When the Beatles made their feature debut 50 years ago, nobody expected much. The rock ‘n’ roll musical had been around for a decade without producing many great films. A HARD DAY’S NIGHT changed all that.
Directed kinetically by Richard Lester, the film captured a day in the life of the teen heartthrobs in high style. Writer Alun Owen toured with The Beatles for weeks to capture their characters and speaking styles. Lester let the Fab Four throw in a few improvisations and surrounded them with adept comic actors like Wilfred Brambell as Paul McCartney’s grandfather and Victor Spinetti as a hassled television director. Made for $560,000, A HARD DAY’S NIGHT grossed ten times that in the U.S. alone, making it one of the most profitable films of all time. The album shot to number one instantly, which is hardly a surprise considering that the picture introduced The Beatles classics “All My Loving,” “Can’t Buy Me Love,” “And I Love Her,” “Tell Me Why” and the title tune, which was written by John Lennon in one night.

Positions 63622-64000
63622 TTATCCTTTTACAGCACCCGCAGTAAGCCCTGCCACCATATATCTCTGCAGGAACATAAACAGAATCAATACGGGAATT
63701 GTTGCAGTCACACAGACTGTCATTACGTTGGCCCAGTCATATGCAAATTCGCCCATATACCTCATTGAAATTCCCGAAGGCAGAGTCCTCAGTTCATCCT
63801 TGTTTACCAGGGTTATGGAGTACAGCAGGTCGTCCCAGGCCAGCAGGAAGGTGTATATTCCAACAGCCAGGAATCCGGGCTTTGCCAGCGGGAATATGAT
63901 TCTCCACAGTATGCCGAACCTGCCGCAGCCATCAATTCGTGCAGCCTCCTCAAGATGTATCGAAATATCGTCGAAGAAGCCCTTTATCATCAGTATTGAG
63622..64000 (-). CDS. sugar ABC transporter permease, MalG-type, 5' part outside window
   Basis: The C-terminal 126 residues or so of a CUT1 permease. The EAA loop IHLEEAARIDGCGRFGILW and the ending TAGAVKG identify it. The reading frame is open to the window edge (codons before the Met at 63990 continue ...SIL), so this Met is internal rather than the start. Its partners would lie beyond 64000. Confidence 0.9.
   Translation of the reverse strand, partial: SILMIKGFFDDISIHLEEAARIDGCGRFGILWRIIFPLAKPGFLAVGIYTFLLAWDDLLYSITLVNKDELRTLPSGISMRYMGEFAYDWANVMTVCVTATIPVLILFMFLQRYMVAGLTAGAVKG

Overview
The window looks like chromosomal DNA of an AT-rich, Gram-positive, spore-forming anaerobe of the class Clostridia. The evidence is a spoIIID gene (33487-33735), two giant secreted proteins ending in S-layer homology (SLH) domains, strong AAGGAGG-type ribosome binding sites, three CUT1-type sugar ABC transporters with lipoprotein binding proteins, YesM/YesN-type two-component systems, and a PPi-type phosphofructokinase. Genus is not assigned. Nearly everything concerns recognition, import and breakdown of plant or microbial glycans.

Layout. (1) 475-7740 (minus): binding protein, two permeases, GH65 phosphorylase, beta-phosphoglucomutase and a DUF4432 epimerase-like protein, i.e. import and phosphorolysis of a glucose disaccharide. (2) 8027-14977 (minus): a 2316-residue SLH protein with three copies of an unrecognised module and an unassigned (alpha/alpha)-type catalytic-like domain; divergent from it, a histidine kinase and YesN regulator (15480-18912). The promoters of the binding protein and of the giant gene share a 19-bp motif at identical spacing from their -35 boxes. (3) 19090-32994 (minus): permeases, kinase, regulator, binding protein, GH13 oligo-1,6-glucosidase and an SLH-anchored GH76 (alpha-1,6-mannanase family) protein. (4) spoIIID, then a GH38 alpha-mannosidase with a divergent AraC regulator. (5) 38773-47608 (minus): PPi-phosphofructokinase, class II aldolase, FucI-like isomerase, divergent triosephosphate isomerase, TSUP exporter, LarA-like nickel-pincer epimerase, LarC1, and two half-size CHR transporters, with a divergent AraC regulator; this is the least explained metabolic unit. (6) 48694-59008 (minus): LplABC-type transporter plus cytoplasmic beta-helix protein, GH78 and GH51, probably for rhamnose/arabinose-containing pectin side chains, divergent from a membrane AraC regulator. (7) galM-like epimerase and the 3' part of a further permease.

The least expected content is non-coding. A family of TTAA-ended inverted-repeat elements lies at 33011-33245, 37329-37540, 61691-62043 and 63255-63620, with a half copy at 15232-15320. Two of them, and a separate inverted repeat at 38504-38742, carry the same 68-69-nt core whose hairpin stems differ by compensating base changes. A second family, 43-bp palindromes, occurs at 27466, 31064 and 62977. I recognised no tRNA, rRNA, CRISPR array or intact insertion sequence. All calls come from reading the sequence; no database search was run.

World premiere restoration from the original negative and presented in collaboration with Janus films.